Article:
Monday, April 11, 2016

John Quincy Adams: Raised to be President

John Quincy Adams was elected as the 6th president of the United States during the election of 1824.  He was the son John Adams, the second president, and therefore was the first son of a former president to become president.  He had the same temperament as his father, and generally tended to have the same big government views as his father.

He was actually raised to become president.  He watched the Battle of Bunker Hill from the top of Penn's Hill.  He served as his father's secretary in Europe.  He graduated from Harvard and became a lawyer by the age of 26.  He was appointed Minister to the Netherlands.  Then, in 1802, he was elected to the U.S. Senate, and in 1808 he was appointed Minister to Russia by President Madison.

In 1817 he was selected by James Monroe to become Secretary of State.  He would work with the president on writing the Monroe Doctrine.  In fact, he was the main author of the document that forbade European nations from forming colonies, or interfering in any way, in North or South America. He also helped the U.S. obtain Florida from Spain.  Generally speaking, he was considered a great secretaries of state.

This was a time in U.S. history when Secretary of State set a person up nicely to becoming a future president.  The fact that he was considered a great one bode well for him, making many assured that he was the political heir to the presidency.  However, their was public clamor at this time for electors to be chosen by direct vote of the people as opposed to by state legislatures.  So, after John Quincy Adams, the office of Secretary of State would no longer be a stepping stone to the presidency.

By 1824 political factions started to develop among members of the democratic-republican party, and so party unity started to break up.  So what happened was that a candidate was chosen from each of the different regions of the country: New England supported the large centralized government ideas of Adams; Kentucky supported the large centralized ideas of Henry Clay; Tennessee supported the small government ideas of Andrew Jackson; and Georgia supported the small government ideas of William H. Crawford.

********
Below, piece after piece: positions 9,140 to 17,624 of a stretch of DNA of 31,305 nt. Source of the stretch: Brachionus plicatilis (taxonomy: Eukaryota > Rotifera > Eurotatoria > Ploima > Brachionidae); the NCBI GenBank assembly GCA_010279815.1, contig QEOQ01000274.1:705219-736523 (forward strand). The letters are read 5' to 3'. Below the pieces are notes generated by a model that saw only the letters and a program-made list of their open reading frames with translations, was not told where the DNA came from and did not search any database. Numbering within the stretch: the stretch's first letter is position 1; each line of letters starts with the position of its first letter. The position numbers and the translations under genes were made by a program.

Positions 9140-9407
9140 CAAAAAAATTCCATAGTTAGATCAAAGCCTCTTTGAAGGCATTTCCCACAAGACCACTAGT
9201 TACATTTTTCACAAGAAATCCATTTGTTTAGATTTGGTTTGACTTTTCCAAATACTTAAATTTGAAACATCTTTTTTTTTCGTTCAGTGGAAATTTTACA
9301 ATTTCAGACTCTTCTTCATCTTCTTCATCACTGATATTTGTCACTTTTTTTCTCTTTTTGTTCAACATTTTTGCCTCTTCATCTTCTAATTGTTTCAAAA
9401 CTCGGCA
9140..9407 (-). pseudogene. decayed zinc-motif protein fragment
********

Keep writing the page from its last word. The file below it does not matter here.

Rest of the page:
These were the four democratic-republican nominees for president.

Jackson won the popular vote.  He also earned the most electoral votes, but not enough to seal the election. So the decision who the president would be was left to the House to decide.

Henry Clay finished in last place, so he was out.  So he brokered a deal where representatives from the states he won would vote for Adams in exchange for Adams naming Clay Secretary of State, a position that would set Clay up nicely (or so he thought) to becoming a future president.

So this was how John Quincy Adams became president of the United States despite losing both the popular and electoral votes to Andrew Jackson.  The deal that Clay made would ultimately backfire on him, as it essentially motivated backers of Jackson to defeating Adams four years later.  In the meantime, however, John Quincy Adams was the president.

The democratic party was now officially split: the followers of Adams and Clay became national republicans, and the followers of Jackson and Crawford became democrats.